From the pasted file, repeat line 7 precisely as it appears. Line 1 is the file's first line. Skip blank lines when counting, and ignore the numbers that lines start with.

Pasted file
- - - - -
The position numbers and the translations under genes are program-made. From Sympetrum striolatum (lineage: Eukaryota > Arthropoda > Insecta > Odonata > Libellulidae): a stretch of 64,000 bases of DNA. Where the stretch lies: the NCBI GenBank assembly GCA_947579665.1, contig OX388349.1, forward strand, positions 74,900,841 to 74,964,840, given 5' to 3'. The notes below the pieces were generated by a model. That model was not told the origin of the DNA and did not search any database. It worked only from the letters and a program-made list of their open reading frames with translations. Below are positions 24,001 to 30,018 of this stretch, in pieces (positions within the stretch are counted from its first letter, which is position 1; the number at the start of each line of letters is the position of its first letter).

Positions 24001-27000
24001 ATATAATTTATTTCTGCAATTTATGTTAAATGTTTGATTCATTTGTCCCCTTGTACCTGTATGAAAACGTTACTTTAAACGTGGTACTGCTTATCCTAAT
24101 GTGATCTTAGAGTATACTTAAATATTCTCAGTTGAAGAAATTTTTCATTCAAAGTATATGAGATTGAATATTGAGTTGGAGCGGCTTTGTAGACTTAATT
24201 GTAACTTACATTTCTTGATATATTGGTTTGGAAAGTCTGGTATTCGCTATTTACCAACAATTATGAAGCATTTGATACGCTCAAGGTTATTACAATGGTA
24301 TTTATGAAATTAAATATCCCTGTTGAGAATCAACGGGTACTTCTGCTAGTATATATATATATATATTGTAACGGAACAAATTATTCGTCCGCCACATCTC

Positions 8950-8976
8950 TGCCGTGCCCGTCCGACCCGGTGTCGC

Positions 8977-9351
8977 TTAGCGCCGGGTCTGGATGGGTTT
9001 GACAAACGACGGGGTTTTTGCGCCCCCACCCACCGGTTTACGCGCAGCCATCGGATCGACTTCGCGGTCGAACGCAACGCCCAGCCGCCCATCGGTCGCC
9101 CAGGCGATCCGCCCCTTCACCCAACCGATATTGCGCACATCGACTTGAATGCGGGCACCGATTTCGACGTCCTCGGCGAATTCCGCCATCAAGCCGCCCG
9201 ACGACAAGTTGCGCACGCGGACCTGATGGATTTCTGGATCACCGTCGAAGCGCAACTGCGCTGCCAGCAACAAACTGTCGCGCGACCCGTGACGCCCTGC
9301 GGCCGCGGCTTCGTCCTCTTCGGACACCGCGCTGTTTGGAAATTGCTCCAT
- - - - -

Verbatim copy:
Positions 8950-8976